When five-year-old Slade Thompson awoke from the operating room to have his tonsils removed, he was in pain and cried.
The little boy from Renovo, Pennsylvania, wanted to see his mother, but she wasn't allowed in the room yet until his vital properties were checked.
So Slade asked one of his nurses, Annie Hager, if she would cuddle with him. She immediately said yes and crawled into bed with him and gave him a big hug.
The sweet moment was captured on camera and has been torn over thousands of times on social media.
Slade Thompson, five, from Renovo, Pennsylvania, woke up last month after his almond surgery and cried for his mother. He asked one of his nurses, Annie Hager, 35 if she would settle comfortably with him. Pictured, left and right: Slade with Hager
Hager hugged Slade (photo) for five to ten minutes until he fell asleep, and then & # 39; s mother was allowed to enter the room
Slade and his mother, Layla Thompson, are no strangers to hospitals, but they can still be scary places for five-year-olds.
Thompson, told DailyMail.com that her son has been visiting different hospitals and doctors since the age of two because of an unrelated medical condition.
As a toddler, Slade began to walk on his toes instead of dropping his entire foot to the ground.
& # 39; It was a full-fledged toes of ballerina & # 39; s, & # 39; said Thompson. & # 39; He came to the point where he could not put his heels on the ground. & # 39;
Doctors discovered that he had a very tight Achilles tendon, so in January 2019, surgeons at the Philadelphia Children's Hospital extended the tendons in both legs.
Slade spent two months in a wheelchair and, according to Thompson, had to learn how to walk & heels, how to walk & # 39 ;.
Then, on April 18, Slade was admitted to the University of Pennsylvania Medical Center Susquehanna for a tonsillectomy, a procedure to remove the tonsils, for breathing problems.
The tonsils are two small glands at the back of the throat that help prevent viruses and bacteria from entering the nose and throat.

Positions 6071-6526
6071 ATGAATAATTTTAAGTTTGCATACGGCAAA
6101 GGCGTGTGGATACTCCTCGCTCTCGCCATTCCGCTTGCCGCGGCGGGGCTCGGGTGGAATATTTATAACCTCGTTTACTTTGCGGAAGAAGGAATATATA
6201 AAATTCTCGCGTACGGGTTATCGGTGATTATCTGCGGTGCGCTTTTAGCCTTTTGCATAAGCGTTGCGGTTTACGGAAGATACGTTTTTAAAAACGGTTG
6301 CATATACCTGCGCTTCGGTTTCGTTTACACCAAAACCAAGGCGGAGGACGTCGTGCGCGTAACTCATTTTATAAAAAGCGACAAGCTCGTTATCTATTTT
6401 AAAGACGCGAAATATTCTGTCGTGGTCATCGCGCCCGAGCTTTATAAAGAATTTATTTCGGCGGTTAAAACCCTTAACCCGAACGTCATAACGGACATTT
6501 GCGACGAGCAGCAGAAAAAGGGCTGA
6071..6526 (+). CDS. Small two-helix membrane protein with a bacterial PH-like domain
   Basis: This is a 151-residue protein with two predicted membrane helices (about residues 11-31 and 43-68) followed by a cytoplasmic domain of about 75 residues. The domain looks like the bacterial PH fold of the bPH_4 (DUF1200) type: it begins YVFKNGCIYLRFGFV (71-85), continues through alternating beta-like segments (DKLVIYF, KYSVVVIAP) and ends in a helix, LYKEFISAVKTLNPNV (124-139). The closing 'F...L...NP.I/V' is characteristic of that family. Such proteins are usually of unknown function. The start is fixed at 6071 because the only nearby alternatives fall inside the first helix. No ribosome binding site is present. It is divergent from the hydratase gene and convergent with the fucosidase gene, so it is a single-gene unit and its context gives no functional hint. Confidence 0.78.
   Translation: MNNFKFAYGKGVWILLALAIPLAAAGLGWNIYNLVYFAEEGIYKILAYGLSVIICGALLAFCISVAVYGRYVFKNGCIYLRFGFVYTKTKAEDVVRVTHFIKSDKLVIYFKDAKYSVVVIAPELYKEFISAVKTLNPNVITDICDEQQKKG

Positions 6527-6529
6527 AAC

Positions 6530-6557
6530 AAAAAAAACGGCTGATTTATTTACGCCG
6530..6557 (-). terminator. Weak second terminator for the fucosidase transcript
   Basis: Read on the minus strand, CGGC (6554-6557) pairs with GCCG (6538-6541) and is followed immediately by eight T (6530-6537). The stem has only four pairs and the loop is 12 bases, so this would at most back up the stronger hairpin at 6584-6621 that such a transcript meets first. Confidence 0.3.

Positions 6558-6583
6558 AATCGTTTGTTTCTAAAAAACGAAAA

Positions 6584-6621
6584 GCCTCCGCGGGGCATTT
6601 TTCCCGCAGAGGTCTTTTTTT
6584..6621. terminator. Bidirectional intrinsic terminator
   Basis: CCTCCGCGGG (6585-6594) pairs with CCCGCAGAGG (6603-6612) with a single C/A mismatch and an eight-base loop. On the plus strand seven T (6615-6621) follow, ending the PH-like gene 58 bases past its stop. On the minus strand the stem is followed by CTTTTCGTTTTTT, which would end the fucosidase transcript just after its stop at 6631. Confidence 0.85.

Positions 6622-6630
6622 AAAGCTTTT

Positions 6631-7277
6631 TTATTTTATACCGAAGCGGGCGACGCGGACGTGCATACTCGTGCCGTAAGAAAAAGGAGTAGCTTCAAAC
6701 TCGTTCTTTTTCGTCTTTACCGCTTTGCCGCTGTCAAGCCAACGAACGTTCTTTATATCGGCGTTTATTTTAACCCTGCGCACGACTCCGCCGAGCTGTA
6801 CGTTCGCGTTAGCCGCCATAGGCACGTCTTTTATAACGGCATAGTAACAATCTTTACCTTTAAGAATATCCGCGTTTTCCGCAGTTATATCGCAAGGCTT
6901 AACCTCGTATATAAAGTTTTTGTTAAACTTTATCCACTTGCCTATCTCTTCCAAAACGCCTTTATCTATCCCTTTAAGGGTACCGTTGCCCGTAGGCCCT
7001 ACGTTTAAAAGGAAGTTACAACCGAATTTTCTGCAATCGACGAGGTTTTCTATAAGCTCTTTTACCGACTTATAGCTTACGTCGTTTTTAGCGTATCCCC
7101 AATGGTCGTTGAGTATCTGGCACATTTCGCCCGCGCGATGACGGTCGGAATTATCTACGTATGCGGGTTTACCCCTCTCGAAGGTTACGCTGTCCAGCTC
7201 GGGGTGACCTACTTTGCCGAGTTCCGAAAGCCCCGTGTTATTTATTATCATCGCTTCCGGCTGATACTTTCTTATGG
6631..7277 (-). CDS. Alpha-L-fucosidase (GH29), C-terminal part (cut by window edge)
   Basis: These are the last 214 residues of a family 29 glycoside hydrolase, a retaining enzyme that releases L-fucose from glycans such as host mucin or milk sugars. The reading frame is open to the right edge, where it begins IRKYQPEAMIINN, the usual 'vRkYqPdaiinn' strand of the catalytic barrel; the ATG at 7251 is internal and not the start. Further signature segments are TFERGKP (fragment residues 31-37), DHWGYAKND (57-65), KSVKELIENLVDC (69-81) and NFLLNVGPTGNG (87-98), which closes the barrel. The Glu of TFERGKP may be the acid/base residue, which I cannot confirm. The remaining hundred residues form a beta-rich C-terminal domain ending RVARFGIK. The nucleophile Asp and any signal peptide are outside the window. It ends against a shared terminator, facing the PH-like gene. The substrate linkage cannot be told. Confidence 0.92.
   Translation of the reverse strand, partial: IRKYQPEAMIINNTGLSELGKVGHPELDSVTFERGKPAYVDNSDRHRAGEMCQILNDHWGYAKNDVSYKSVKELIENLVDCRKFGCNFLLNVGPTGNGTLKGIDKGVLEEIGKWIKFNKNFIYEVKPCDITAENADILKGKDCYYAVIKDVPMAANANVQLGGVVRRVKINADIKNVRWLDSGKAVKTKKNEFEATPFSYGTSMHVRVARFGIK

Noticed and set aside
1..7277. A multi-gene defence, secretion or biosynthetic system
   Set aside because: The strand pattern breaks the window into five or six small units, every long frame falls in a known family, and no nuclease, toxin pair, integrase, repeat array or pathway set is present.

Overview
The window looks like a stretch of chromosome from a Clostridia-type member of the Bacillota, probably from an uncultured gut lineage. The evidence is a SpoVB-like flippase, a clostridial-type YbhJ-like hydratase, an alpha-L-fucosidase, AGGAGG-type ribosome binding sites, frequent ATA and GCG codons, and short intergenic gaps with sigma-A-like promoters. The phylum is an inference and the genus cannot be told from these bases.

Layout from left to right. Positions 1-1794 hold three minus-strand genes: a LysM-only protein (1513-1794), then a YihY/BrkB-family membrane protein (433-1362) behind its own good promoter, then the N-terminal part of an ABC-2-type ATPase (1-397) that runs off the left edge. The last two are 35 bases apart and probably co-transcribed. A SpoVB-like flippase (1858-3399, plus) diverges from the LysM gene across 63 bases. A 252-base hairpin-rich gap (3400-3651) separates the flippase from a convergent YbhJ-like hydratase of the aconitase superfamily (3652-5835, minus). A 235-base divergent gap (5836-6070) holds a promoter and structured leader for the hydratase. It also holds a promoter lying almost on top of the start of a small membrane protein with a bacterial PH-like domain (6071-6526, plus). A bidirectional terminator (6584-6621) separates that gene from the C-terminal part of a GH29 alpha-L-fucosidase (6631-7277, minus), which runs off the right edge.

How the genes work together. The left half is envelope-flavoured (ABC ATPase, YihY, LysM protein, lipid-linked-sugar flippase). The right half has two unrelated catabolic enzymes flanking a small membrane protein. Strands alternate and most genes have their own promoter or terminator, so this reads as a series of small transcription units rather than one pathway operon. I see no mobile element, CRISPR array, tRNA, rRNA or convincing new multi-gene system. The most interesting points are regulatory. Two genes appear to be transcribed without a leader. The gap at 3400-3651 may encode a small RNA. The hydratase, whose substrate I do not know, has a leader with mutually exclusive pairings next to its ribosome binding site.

Currently, about 20 percent of removals are for infection and 80 percent for obstructive sleep problems, according to the American Academy of Otolaryngology – Head and Neck Surgery.
A full recovery usually takes between 10 days and two weeks.
Thompson and her fiancé were in the waiting room when Slade woke up, but before they could see him, his nurses had to check his vitality.
& # 39; Children are generally scared when they wake up from surgery, they are in pain and Slade wanted to see his mother, & # 39; Hager, the nurse, told DailyMail.com.
& # 39; I said to him: & # 39; It's gonna be okay, Mom will be here soon. & # 39; He said, "I really want to lie down, do you want to be nice with me?" and I said, "Of course I will." & # 39;
The photo is shared on Facebook and has more than 5,100 likes and more than 630 shares. Pictured: Slade in wheelchair after surgery in January 2019
At a follow-up appointment, a few days later, Slade brought flowers to Hager. She and Slade's mother have become friends and plan to bring their children together in the summer. Pictured: Slade brings flowers to Hager, left and in the hosptial, to the right
So Hager climbed into bed with Slade and held him for about five to ten minutes, during which time he fell asleep, and then Thompson peeked around the corner.
& # 39; I immediately knew she had to be a mother, & # 39; said Thompson, and Hager actually has two own children.
& # 39; I turned the corner and he slept. And I said, "Can I take your picture?" Slade must have heard my voice, because then he woke up. & # 39;
The photo, along with another from Slade and Hager, is shared on Facebook, where it has more than 5,100 likes and more than 630 shares.
& # 39; None of us expected us to receive this response, & # 39; said Hager. & # 39; It is just heartwarming to be there for the children. Kindness is free, so why not give up? & # 39;
At a follow-up appointment a few days later, Slade and his mother brought flowers – which the boy chose himself – to & # 39; his Miss Annie & # 39 ;.
& # 39; He gave me a big hug and I just started crying, & # 39; said Hager.
Hager and Thompson have developed a friendship and plan to bring their children together in the summer.
& # 39; Nurses, they are paid to care for you, not to care for you, & # 39; said Thompson.
& # 39;[Hager]was paid to take his vitality, not to hold him. She could have just said, "No, Mom's coming." But she didn't. She comforted him. & # 39;